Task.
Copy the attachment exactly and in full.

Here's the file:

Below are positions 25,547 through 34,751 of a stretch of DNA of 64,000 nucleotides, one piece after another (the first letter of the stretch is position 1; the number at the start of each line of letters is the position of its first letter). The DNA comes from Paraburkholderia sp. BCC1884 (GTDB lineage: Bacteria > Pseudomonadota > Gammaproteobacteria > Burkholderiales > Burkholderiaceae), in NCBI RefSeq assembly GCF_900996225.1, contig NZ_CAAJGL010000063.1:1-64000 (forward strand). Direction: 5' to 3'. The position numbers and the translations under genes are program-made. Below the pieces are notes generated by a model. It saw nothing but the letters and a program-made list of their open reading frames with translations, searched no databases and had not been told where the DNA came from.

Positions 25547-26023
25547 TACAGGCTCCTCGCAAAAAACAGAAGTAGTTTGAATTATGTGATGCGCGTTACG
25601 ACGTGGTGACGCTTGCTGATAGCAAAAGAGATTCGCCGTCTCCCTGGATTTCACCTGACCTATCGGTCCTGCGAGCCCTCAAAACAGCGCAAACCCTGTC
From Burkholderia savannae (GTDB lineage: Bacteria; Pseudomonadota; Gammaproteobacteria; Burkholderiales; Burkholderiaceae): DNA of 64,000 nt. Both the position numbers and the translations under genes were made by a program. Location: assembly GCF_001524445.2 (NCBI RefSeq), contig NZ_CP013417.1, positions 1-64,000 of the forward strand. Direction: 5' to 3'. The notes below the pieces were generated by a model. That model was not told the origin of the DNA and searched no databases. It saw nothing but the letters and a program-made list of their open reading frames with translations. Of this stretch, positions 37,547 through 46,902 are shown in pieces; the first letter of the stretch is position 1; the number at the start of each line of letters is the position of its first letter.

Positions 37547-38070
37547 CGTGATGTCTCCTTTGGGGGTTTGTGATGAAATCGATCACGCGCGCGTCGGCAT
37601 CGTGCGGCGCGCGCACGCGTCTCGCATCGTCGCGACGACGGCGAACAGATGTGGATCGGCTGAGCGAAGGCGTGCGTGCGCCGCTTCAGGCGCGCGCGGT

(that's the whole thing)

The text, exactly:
Below are positions 25,547 through 34,751 of a stretch of DNA of 64,000 nucleotides, one piece after another (the first letter of the stretch is position 1; the number at the start of each line of letters is the position of its first letter). The DNA comes from Paraburkholderia sp. BCC1884 (GTDB lineage: Bacteria > Pseudomonadota > Gammaproteobacteria > Burkholderiales > Burkholderiaceae), in NCBI RefSeq assembly GCF_900996225.1, contig NZ_CAAJGL010000063.1:1-64000 (forward strand). Direction: 5' to 3'. The position numbers and the translations under genes are program-made. Below the pieces are notes generated by a model. It saw nothing but the letters and a program-made list of their open reading frames with translations, searched no databases and had not been told where the DNA came from.

Positions 25547-26023
25547 TACAGGCTCCTCGCAAAAAACAGAAGTAGTTTGAATTATGTGATGCGCGTTACG
25601 ACGTGGTGACGCTTGCTGATAGCAAAAGAGATTCGCCGTCTCCCTGGATTTCACCTGACCTATCGGTCCTGCGAGCCCTCAAAACAGCGCAAACCCTGTC
From Burkholderia savannae (GTDB lineage: Bacteria; Pseudomonadota; Gammaproteobacteria; Burkholderiales; Burkholderiaceae): DNA of 64,000 nt. Both the position numbers and the translations under genes were made by a program. Location: assembly GCF_001524445.2 (NCBI RefSeq), contig NZ_CP013417.1, positions 1-64,000 of the forward strand. Direction: 5' to 3'. The notes below the pieces were generated by a model. That model was not told the origin of the DNA and searched no databases. It saw nothing but the letters and a program-made list of their open reading frames with translations. Of this stretch, positions 37,547 through 46,902 are shown in pieces; the first letter of the stretch is position 1; the number at the start of each line of letters is the position of its first letter.

Positions 37547-38070
37547 CGTGATGTCTCCTTTGGGGGTTTGTGATGAAATCGATCACGCGCGCGTCGGCAT
37601 CGTGCGGCGCGCGCACGCGTCTCGCATCGTCGCGACGACGGCGAACAGATGTGGATCGGCTGAGCGAAGGCGTGCGTGCGCCGCTTCAGGCGCGCGCGGT